The princess is a month old today and doing fine. One of these days, I’ll get the hang of the blogging thing and actually post more than once a millennium, but between a toddler, a newborn, cleaning bottles, work, changing diapers, etc., my calendar has been kind of full lately. The little man and his new-found protective streak regarding his sister are as irrepressible as ever. My wife is recovering well, which is a good thing, considering I’ve gone back to work with my odd hours.
So… Sophie was born. I know, that kind of takes the drama out of it, but like an old professor once told me, it works as both a declarative and descriptive sentence. I’ll spare you the details of insufficient sleep, changing, feeding, and all that, because writers far better than me have tackled that ad infinitum.
What inspired the new blog title, though, was an episode in the hospital. Sophie was all of eight or nine hours old at the time, and they’d just brought my wife over from the recovery room. I’d been splitting time between recovery and the nursery, totally grooving on holding our princess, angry cries and all. The little man had been hanging out with my mother in-law, and she brought Ryan over as my wife was being moved. I held Sophie out to Ryan, who’d bounded into the room as if my wife would immediately jump out of bed and play with him. Like the champ he is, he stopped in mid-stride, walked slowly the last few steps, then said, “Hi, Sophie.” What really made my eyes water, though, was the way he gently rubbed her head, like he knew she was fragile and needed taking care of. For her part, she gave him a wary one-eyed look that virtually screamed, “who are you, why are you touching me, and why aren’t you feeding me?”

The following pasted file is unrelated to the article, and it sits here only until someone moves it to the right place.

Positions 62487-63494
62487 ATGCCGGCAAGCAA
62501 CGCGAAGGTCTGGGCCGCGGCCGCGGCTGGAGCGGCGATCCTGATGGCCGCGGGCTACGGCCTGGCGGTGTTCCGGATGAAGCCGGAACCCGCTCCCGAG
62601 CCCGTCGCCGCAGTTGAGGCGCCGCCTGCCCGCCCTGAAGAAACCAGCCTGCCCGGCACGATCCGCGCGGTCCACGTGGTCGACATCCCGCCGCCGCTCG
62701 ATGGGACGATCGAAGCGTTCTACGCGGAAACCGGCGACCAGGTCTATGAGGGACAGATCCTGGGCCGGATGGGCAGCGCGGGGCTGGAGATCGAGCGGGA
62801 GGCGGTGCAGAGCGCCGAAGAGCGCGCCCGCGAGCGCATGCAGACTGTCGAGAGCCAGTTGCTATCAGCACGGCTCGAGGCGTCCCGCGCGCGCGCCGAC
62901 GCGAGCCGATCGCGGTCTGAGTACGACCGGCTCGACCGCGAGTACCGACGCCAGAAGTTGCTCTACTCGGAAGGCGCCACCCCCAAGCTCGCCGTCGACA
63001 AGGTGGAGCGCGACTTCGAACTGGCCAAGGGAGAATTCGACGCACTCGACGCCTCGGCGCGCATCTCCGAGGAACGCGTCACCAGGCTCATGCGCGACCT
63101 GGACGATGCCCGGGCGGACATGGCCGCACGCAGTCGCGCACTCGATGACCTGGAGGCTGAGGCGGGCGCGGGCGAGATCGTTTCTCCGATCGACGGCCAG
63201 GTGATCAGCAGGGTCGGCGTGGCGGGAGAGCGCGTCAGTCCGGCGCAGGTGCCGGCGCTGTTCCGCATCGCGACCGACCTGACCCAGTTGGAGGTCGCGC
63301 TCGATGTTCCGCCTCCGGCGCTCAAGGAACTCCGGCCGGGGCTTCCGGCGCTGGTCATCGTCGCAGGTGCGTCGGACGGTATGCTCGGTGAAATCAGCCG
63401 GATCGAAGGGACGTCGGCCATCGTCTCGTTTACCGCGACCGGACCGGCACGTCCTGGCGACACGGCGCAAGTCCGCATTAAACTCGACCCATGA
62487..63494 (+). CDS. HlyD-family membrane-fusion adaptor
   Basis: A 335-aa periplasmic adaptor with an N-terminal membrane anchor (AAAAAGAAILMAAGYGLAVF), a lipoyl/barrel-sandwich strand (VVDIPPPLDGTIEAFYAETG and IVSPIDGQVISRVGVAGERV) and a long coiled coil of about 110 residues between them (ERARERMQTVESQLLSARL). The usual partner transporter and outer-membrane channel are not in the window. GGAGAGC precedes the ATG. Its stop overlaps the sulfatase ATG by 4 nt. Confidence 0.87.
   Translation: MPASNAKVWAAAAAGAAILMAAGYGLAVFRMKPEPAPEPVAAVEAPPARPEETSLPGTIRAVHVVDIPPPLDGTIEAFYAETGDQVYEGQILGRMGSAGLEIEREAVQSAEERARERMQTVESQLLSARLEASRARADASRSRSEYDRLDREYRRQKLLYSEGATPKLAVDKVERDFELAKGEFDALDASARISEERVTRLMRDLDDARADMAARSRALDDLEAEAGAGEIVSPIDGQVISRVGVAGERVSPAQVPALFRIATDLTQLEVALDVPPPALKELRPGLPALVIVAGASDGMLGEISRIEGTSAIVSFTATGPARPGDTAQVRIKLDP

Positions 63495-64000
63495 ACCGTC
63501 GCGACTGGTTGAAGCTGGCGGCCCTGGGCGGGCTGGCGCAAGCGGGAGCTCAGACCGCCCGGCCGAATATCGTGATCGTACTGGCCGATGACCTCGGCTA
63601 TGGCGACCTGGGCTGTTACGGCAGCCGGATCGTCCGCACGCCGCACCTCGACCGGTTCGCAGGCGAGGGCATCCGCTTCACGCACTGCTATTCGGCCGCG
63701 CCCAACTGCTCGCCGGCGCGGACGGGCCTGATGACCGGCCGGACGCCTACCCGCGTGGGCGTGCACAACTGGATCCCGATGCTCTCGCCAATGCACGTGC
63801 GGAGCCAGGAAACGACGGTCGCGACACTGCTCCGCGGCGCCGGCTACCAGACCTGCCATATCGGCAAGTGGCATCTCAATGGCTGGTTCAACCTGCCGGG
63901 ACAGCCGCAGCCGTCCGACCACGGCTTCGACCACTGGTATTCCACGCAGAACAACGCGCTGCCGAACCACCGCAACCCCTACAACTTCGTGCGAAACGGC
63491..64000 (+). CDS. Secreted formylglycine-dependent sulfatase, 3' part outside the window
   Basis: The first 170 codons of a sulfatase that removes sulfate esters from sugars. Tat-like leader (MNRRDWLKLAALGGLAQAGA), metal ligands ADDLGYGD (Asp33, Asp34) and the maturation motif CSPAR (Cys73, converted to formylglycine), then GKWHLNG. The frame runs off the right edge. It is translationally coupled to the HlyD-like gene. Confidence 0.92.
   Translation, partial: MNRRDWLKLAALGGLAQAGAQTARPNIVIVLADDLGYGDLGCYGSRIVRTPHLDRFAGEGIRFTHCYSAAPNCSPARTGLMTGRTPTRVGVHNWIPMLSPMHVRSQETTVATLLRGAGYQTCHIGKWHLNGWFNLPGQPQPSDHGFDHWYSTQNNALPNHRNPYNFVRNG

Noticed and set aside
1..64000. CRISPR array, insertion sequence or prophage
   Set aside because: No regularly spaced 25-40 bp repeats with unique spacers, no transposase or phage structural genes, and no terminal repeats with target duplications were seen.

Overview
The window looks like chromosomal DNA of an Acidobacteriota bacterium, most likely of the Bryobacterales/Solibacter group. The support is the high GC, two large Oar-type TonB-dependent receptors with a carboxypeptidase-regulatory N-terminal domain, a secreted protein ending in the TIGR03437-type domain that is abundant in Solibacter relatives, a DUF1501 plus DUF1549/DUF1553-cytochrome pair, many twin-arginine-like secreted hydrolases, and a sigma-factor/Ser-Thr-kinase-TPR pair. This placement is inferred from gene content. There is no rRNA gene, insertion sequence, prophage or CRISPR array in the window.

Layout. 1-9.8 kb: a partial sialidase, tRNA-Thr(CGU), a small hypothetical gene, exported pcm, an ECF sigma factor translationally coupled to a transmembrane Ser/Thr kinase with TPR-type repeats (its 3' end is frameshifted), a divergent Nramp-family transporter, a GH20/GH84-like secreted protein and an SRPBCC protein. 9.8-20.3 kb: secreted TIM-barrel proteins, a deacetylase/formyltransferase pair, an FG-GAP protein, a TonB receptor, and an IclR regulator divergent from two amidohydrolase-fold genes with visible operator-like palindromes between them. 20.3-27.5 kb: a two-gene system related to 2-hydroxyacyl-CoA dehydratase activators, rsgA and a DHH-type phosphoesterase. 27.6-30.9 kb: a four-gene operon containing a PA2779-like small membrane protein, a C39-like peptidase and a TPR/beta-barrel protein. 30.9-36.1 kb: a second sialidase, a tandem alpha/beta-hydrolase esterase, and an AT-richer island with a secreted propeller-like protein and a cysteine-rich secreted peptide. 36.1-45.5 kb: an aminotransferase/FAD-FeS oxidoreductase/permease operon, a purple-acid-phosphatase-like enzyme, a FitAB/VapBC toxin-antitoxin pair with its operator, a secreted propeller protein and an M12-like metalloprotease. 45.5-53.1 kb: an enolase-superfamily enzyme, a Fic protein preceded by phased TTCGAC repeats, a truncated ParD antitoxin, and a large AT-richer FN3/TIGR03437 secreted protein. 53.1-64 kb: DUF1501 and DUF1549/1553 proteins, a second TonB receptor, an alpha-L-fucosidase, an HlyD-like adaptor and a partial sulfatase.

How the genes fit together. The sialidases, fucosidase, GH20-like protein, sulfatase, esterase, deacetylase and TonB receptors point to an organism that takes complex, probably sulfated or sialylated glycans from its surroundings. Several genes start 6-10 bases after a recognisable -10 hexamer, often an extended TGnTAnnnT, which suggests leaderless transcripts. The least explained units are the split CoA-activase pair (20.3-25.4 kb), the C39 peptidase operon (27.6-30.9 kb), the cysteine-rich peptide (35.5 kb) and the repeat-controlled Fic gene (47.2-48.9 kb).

This past month hasn’t been without its challenges, like Ryan finally getting it after two weeks, that Sophie was not just a temporary lodger in our house, or of course, Ryan coming to terms with not having 100% of everyone’s attention 100% of the time. The first was almost clever and took a while to digest. When Sophie was about a week old, I was up with the kids on morning duty while my wife got some shuteye after being up virtually all night. Sometime during the daily debate with Ryan over breakfast, he asked me, “Appa, when Sophie go back to hospital?” I know I said something back, but my sleep-deprived brain didn’t register what he really said until maybe a full week later, when it made me say, “whoa!”
He’s gotten clingy, and now is loathe to leave his mother’s side for virtually anything. My poor wife can’t even go to the supermarket without him, which of course also means packing for a quick trip to Key Food – for this, she also has to wait till I’m home from work, because she isn’t about to also introduce Sophie to all those germs just yet. I’m all but banished from his bed at naptime and bedtime, because he can no longer fall asleep without my wife in bed with him. Or, as he put it so chillingly the other day, “You can’t be in my bed. Only Omma can be in my bed.” Oy.
I am so inordinately thankful that we have another child. As an only child myself, I feel like Ryan will have someone else besides his friends with whom he can share the adventure of childhood. I remember on countless occasions being jealous of friends with siblings, because I saw them seeming to have hours-long conversations with a few facial expressions. I missed that kind of closeness, but my kids will have that. And if there were any doubt, yesterday while I was feeding Sophie, Ryan came up to us. Even though I was obviously in his field of view, he didn’t see me, instead focusing on his sister. He touched the sides of her head with each hand, bent down, and kissed her forehead.
That’s my baby girl’s Opa (Korean for big brother).